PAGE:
- “That new Donovan song. Mellow Yellow. Paul McCartney is on it. He does some background vocals and that’s him, he plays bass.”
- “That really good blues guitar on George Harrison’s song. That’s not Burt Weedon. It’s Eric Clapton. George isn’t denying it.!”
- “Isn’that Mick and Keith singing during the broadcast of All You Need Is Love ?” Rumors flew. He was here. He was there.
- “That’s Brian Jones playing saxophone on The Beatles single.”
So it was in that enchanted atmosphere that earnest rumors began to fly and were eagerly believed. An album was circulating—the rumors were cascading from a winking, smirking, suggestive article in Rolling Stone magazine no less—that John Lennon, Paul McCartney, Bob Dylan, Mick Jagger and [pop star of choice] had gotten together and secretly recorded an album of old chestnuts—Duke of Earl for one—and some one-off compositions like Can’t Get No Nookie. They came together under the moniker “The Masked Marauders.” What to make of this? And where to get it?
A friend from the independent republic of Ithaca arrived at school. The album had turned up there in an alternative record shop. Where else? The album cover offered no clues. A sort of Psycho design, black and ominous.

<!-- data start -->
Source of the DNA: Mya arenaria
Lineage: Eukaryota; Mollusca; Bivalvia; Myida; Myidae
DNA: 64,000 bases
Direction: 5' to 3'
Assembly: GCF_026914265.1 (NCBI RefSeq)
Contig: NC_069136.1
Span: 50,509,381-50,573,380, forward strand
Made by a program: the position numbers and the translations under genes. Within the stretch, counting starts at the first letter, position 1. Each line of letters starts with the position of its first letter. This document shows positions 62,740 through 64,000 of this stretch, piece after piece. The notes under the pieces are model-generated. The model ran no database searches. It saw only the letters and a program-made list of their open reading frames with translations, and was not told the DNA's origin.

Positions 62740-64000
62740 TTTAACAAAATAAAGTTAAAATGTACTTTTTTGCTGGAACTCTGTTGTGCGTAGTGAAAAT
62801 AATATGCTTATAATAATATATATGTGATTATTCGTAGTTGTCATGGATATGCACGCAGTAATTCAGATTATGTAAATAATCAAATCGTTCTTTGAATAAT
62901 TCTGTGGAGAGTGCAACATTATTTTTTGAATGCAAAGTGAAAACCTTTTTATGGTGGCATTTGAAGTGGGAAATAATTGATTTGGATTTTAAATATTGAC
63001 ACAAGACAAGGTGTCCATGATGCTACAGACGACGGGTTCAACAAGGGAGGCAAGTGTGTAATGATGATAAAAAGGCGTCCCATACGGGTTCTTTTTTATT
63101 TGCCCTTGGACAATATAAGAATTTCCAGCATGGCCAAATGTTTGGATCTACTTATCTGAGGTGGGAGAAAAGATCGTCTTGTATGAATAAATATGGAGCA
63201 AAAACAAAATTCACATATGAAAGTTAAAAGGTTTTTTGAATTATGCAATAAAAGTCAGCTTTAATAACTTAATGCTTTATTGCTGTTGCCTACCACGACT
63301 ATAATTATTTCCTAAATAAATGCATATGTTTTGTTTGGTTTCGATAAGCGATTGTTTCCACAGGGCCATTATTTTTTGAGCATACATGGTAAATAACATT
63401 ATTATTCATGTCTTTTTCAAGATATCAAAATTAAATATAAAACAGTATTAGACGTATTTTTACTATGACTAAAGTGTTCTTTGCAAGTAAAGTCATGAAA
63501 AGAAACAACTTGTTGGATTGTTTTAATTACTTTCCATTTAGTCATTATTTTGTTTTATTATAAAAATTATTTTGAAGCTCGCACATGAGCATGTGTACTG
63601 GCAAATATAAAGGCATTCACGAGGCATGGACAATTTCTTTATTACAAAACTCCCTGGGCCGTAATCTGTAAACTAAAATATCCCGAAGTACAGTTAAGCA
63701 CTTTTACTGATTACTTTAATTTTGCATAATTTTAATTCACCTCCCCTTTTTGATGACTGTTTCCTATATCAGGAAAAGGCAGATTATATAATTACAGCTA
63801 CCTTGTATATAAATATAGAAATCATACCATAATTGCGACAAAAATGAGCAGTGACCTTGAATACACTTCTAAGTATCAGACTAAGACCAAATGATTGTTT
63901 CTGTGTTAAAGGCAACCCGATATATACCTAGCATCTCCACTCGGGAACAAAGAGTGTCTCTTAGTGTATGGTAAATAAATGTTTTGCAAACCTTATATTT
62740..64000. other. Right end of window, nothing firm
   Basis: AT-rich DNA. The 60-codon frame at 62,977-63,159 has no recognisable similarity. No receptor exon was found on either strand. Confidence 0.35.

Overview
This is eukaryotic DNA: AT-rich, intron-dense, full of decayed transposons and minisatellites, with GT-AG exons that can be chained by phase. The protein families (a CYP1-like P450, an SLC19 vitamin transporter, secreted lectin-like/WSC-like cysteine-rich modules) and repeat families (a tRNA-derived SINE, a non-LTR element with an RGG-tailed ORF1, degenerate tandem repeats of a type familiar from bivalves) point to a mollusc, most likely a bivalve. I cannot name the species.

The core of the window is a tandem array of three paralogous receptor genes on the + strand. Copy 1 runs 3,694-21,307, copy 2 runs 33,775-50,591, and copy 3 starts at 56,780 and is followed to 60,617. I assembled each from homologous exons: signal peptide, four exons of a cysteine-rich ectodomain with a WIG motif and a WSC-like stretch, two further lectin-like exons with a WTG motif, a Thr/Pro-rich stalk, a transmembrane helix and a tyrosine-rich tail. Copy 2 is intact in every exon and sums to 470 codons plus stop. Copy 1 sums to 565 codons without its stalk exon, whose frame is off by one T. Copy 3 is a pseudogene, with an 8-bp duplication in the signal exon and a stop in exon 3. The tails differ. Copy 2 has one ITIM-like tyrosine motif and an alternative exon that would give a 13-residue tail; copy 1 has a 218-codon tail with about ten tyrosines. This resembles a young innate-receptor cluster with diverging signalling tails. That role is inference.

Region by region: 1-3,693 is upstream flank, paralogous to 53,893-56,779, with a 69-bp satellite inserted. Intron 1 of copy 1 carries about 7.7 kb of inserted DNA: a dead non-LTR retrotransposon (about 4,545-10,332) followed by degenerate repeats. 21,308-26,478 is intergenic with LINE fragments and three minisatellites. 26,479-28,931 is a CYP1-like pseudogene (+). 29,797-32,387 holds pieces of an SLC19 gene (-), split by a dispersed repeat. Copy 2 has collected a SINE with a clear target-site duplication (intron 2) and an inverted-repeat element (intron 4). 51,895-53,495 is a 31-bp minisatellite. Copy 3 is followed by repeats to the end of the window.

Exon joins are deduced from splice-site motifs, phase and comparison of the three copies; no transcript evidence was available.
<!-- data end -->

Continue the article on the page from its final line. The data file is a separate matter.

The signs were propitious. On his most recent album Nashville Skyline’ Dylan had murmured to his producer in the intro to one of the songs, “Is it rolling Bob?” …i.e. is the tape running.
A voice with the same intonation on ‘Masked Marauders’ asks, “Is it rolling Al?’
We listened to every nuance, every note, every aside, every chord, every word.
“Yep. Not much question. This was it.” The songs were a little bawdy, a little bedraggled, clearly some good musicians were having fun, spoofing, goofing off, playing the sort of music you lean into, watching each others faces, laughingly catching one another’s mood, reacting, rocking back and forth, shuffling off the pressure of being a star, enjoying the fun of being a musician in a shaggy little band.
Yep. That had to be Mick. Listen to that. Oh yeah. That’s John Lennon all right. That’s John. Nah. You can’t mimic Bob Dylan. That’s Dylan. No question. Hey man. I know Paul McCartney when I hear him. Since I was 13. I know Paul McCartney and that is Paul McCartney. Listen guys. Mick is incomparable. That’s Mick.
Strangely enough, there were guys who were certain Paul McCartney was dead who were also absolutely sure that was Paul McCartney on this record. Go figure. We’re in college.
Only, and of course, it wasn’t. It wasn’t Paul. It wasn’t John. It wasn’t Bob. It wasn’t Mick. Was it???? Finally and definitively , No, it wasn’t.
No. Life went on. Groups broke up. They got religion. They got glammy and clammy. Everybody got older and then everybody got old. And then almost forty years later, way off in upstate New York—Olean—right on the Pennsylvania border, in the small office of a map company in an old hotel lobby on the hardscrabble main street of town, the whole dark mystery was dragged into the light.
Stay Tuned. Coming Soon.